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On Consecrated Life in Patristics. The Overview of Historical Development and Spirituality
; Catholic Faculty of Theology, University of Split, Split, Croatia
Puni tekst: hrvatski, pdf (154 KB)
Bodrožić, I. (2015). O Bogu posvećenom životu u patristici. Prikaz povijesnoga razvoja i duhovnosti. Diacovensia : teološki prilozi, 23(4), 425-440. Preuzeto s https://hrcak.srce.hr/153289
In this three part paper, the author examines the development of consecrated life in the Early Church. First, he provides terminological explanations in order to highlight the similarities and differences between modern discourse on consecrated life and that from the period of the Church Fathers. Clear terminological distinction avoids possible confusion that may occur if we use the same terms that have completely different meanings. In the second chapter the author then gives a brief historical overview of the development of consecrated life by dividing it into three periods, on the basis of not only the church, but also on social circumstances. In the first period from the beginnings of the Church until the Edict of Milan, virginity develops as the most basic form of consecrated life. Then, during the transitional period in the 4th century, we have the development of anchoritism and cenobitism. And in the second half of the 4th century we see monastic life beginning to develop into a more ordered form of consecrated life. In the third part, the author examines certain elements of the spirituality of the consecrated life, showing the development of spirituality from consecrated virgins to the spirituality of monasticism. For the spirituality of life in virginity he indicates that it was a spiritual exercise of humility in the family, and at the service of the ecclesial community. Abstaining from marriage was in itself already a heroic asceticism, however we need to add also the renunciation of material goods, and the strengthening of one's own will, which was reinforced with the awareness of belonging to Christ. The spirituality of monasticism presupposed an escape from the world, and a readiness for a new form of martyrdom in relation to the world. Monastic spirituality was then the spirituality of communal living under common rules and a superior, and was regularly founded on reading and meditating on the Scripture. The author also points out that the spirituality of all forms of consecrated life was closely connected with the responsibility for the Church, and was imbued with the ecclesial responsibility.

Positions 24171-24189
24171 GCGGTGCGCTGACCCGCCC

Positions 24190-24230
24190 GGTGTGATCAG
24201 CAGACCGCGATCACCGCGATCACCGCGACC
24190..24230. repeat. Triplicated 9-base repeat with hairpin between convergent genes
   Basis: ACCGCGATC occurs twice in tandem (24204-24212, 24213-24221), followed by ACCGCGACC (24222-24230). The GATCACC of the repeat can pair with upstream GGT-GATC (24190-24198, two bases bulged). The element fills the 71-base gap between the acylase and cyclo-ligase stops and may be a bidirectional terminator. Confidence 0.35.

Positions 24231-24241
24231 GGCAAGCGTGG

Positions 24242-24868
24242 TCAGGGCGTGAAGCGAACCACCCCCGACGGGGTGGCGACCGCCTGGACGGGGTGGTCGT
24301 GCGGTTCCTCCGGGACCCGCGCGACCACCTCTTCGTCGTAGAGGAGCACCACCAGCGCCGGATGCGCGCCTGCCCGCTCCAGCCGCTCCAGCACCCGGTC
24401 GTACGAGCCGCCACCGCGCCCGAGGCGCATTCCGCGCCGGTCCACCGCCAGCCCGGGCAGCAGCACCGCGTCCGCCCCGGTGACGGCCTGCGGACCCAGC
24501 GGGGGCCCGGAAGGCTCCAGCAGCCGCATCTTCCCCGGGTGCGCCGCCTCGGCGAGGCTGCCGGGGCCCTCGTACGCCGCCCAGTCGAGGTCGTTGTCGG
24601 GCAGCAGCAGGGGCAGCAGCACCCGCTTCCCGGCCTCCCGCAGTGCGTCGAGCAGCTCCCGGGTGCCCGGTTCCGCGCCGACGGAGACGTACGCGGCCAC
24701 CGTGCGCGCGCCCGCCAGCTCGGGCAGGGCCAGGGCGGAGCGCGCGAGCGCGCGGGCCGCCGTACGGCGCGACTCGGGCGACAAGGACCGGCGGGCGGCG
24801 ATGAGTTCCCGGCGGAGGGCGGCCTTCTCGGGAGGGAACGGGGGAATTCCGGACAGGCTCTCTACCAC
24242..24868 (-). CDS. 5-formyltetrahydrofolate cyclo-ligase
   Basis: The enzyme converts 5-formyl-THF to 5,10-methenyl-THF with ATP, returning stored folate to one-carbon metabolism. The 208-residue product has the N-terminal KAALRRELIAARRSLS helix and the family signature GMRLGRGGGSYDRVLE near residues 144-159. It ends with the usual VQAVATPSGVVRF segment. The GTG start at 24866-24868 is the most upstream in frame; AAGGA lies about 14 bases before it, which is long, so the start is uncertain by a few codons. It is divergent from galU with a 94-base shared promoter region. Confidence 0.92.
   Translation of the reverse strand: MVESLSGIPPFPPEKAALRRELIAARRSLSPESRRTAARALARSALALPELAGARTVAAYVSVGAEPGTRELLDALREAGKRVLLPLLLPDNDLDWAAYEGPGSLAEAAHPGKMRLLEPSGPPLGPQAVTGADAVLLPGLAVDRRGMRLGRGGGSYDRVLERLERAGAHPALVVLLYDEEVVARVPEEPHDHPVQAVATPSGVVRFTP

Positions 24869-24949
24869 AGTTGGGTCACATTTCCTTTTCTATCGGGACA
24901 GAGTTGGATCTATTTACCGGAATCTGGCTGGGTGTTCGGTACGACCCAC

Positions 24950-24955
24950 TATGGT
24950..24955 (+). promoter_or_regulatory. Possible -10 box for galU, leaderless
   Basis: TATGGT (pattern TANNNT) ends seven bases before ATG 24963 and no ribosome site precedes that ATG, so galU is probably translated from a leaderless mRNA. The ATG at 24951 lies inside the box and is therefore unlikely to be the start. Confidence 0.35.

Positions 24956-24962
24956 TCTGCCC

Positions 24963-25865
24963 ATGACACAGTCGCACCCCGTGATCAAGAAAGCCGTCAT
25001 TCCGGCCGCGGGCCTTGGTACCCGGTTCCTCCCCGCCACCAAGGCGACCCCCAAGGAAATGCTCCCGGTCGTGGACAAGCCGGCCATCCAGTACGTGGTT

Patristics; consecrated life; virginity; monasticism; monastic spirituality
Hrčak ID: 153289
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